Doug Pederson’s inability to balance Offense is killing the Eagles


It’s been a tough few weeks for the Philadelphia Eagles and Doug Pederson in particular. After a stunningly hot start, the Eagles have proceeded to lose five of their last six games. An embarrassing display against the Bengals certainly didn’t ease the pressure that’s mounting on Doug Pederson..but the game did show one thing in particular. Doug Pederson has failed to do one thing since arriving in Philadelphia..and that’s run the ball consistently. Ultimately, it’s this lack of balance that’s killing the heart of the Offense.

The Eagles may rank tenth in overall rushing yards, but generic stat lines can be deceiving.   In fact, Philadelphia are one of only two teams to rank inside the top ten in rushing, but have a losing record..the other is San Francisco.

Despite averaging over 26 rushing attempts per game this season, the Eagles have averaged just 21 in their last 3 games. The only teams with fewer attempts?

Miami Dolphins
Detroit Lions
New York Jets
Cleveland Browns
LA Rams
Minnesota Vikings

All of whom have either wounded Offensive lines or a lack of a lead running back. The Eagles are an odd exception here as even though injuries have certainly limited options at running back, they haven’t hindered production.

The problem is that the backfield hasn’t established an identity. With four running backs on the roster, it was always going to be tricky to balance the rushing attack..but it’s been so hit and miss that it’s often hurt more than it’s helped.

Ryan Mathews led the charge in the season opener against the Browns before a stunning committee effort against the Steelers saw both Smallwood and Barner record their first NFL touchdowns.That level of production is yet to be repeated. The backfield will go from a screen heavy nature, allowing Darren Sproles to rack up receiving yards, to a stunning committee effort and then a game like Sunday’s loss in which the team rushed 19 times for 53 yards.

Ryan Mathews has gone from being declared the starter, to being relegated to a goal-line back role, Wendell Smallwood has been randomly inserted into games deep in the fourth quarter, Darren Sproles has either flourished as a dual threat back or been marginalized into rushing up the gut and Kenjon Barner has just 24 carries on the season.

There’s just a complete lack of direction and shape in the backfield..and it’s fair to say that it’s hurt the Eagles more than the 1,317 accumulated yards this season suggest. When Doug Pederson first arrived, many were beyond excited at the idea of utilizing such a multi-dimensional and dangerous backfield, filled with depth and explosiveness. But as we approach the back end of the season, those same people are just waiting to see if the backfield will ever come close to the production that Pederson’s backfield achieved a year ago in Kansas City.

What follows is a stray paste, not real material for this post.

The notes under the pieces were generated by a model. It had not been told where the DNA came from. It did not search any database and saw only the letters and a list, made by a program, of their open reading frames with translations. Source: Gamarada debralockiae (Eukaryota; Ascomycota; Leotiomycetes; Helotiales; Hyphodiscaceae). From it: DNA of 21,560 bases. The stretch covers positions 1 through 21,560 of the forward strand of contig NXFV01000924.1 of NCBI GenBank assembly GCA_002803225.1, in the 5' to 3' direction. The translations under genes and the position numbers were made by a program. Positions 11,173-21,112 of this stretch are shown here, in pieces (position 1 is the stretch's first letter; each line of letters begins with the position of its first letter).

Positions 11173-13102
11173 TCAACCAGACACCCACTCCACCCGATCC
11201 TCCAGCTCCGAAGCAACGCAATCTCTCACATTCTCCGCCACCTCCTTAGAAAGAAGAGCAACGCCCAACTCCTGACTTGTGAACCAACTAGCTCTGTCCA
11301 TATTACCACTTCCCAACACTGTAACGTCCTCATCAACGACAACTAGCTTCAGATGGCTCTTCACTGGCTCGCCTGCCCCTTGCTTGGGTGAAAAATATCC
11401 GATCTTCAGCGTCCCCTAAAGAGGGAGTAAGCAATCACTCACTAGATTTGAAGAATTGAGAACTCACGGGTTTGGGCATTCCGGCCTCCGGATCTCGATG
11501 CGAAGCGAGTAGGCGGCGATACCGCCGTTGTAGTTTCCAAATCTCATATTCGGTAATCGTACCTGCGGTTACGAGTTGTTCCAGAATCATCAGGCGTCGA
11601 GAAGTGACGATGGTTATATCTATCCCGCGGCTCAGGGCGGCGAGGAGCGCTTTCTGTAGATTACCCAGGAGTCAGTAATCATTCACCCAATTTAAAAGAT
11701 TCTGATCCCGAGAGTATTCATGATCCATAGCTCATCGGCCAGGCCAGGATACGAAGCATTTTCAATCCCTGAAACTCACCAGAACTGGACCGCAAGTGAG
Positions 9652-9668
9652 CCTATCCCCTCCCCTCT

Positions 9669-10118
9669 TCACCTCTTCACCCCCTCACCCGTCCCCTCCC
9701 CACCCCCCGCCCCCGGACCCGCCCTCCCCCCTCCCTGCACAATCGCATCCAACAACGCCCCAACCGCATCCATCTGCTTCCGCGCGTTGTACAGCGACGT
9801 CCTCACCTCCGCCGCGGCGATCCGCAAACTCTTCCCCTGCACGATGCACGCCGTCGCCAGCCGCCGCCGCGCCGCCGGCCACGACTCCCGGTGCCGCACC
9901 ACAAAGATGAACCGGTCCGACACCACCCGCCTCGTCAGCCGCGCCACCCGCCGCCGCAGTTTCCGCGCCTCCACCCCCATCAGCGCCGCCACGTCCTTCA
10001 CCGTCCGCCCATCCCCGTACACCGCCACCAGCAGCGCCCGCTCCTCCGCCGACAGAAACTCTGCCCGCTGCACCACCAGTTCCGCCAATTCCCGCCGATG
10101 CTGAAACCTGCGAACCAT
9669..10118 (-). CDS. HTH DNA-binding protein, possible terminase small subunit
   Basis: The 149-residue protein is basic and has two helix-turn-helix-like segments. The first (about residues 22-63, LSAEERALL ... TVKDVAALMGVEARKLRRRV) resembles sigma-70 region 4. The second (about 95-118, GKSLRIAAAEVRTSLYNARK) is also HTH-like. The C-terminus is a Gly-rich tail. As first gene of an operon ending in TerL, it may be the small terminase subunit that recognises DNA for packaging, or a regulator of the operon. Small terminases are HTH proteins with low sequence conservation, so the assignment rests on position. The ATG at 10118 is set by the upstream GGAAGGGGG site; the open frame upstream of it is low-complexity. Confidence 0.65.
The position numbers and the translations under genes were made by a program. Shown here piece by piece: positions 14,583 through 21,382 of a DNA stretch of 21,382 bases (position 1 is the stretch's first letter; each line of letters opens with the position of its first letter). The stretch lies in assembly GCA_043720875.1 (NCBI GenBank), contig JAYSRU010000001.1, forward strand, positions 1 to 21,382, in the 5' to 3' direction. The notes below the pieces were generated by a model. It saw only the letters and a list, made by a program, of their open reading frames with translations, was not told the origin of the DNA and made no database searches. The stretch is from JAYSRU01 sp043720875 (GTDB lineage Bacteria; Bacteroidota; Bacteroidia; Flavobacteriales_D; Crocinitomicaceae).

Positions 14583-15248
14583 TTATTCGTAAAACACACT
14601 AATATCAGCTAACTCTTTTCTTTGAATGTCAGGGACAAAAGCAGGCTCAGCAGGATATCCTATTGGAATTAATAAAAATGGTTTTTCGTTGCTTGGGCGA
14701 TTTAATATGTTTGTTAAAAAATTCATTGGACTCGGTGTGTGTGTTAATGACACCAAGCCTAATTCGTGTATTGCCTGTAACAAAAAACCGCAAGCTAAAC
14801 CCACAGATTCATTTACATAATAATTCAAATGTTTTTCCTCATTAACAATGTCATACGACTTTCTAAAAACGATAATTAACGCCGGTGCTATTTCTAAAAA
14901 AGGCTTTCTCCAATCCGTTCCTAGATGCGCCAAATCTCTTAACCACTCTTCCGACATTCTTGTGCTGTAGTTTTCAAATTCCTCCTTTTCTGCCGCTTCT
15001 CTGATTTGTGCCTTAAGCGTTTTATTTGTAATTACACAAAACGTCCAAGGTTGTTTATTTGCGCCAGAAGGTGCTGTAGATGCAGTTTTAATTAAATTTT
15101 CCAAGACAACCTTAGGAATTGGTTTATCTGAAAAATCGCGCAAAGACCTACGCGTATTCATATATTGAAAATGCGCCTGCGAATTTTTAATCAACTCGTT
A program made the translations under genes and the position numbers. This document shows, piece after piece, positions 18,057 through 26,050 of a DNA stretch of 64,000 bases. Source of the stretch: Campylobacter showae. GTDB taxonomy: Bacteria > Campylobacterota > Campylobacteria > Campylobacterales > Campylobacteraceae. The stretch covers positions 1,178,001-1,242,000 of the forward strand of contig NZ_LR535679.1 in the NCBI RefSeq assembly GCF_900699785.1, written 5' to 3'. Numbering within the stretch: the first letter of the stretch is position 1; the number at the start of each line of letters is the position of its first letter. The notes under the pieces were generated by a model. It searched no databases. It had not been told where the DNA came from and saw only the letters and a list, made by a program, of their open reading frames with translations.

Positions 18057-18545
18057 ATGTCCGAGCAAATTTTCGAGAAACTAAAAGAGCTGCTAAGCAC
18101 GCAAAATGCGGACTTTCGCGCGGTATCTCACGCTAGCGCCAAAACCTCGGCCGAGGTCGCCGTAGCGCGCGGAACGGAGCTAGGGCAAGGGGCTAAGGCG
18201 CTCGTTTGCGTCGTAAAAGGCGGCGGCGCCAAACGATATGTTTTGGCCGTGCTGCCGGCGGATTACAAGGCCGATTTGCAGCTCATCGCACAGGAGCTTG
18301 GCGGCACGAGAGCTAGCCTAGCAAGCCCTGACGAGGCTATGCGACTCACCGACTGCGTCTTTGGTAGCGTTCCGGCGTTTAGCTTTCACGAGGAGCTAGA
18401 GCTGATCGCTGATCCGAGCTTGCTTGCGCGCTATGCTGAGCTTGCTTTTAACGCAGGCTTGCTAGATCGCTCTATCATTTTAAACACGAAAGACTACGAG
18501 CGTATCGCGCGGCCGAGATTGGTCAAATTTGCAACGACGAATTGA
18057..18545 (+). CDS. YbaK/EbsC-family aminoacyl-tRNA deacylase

How much does an Offensive balance matter to the Eagles? The team  are 0-5 when they have less than 100 rushing yards..and 5-2 when they have more. Last season, Sam Bradford was 7-1 when his team had a backfield that rushed for over 100 yards per game, ranking among the winningest quarterbacks in that category. It’s clear that the Offense works far smoother when the Eagles have a balance..the problem is, they can’t find one.

The immediate reaction to this is to blame the lack of backfield production on a banged up Offensive line, injuries to Ryan Mathews and Darren Sproles and the fact that the team constantly have to play from behind, encouraging them to be more aggressive with the football.

The fact is that in their last seven games, the Eagles had at LEAST 95 yards of rushing. Their most recent losses saw the team rush for 81 and 53. But the loss to the Bengals simply amplified an underlying problem.

Carson Wentz was forced to throw 60 times..which should not happen regardless of the score or the opponent. To make matters even more confusing, the Bengals rush Defense allowed an average of 120 yards per game coming into the matchup.

The “committee” aspect of the backfield has been completely vacant in recent weeks, but with Ryan Mathews likely returning from an MCL sprain this week, Doug Pederson has one more shot to try and get the most out of such an explosive unit.

Through all the play-calling struggles, the penalties and now a questionable media approach..the one chain that has constantly tied Doug Pederson down is that he can’t balance the Offense consistently..and as the season has progressed, it’s haunted the Offense.

In the first five games, the Eagles attempted 157 passes and 138 rushing attempts. Three of those games were wins. In the most recent five, the Eagles have rushed the ball 126 times and passed it 224..losing three of their last four.

Forget the total rushing yards, forget the touchdowns and forget the excuses. Team’s naturally pass the ball more when playing from behind, but the Eagles passed nearly three times as much as they rushed on Sunday and it hurt them massively.

Carson Wentz has an entire city on his shoulders with a complete lack of help outside and a wobbly O-Line. A coherent run game would not only take some of that pressure away, but give the Offense an opportunity to sustain drives and manage the clock as Pederson craves.

The truth is that the Eagles simply have not found a way to get the best out of what is arguably one of the most dynamic backfields in the NFL. The stats suggest a stable running back corps that’s able to hold its own…but 60 passes against the Bengals highlight a problem that has been eating away at the Eagles Offense all season long..and it’s Pederson’s inability to recognize this that could well be his biggest flaw given how much emphasis is placed on managing the game and controlling the tempo.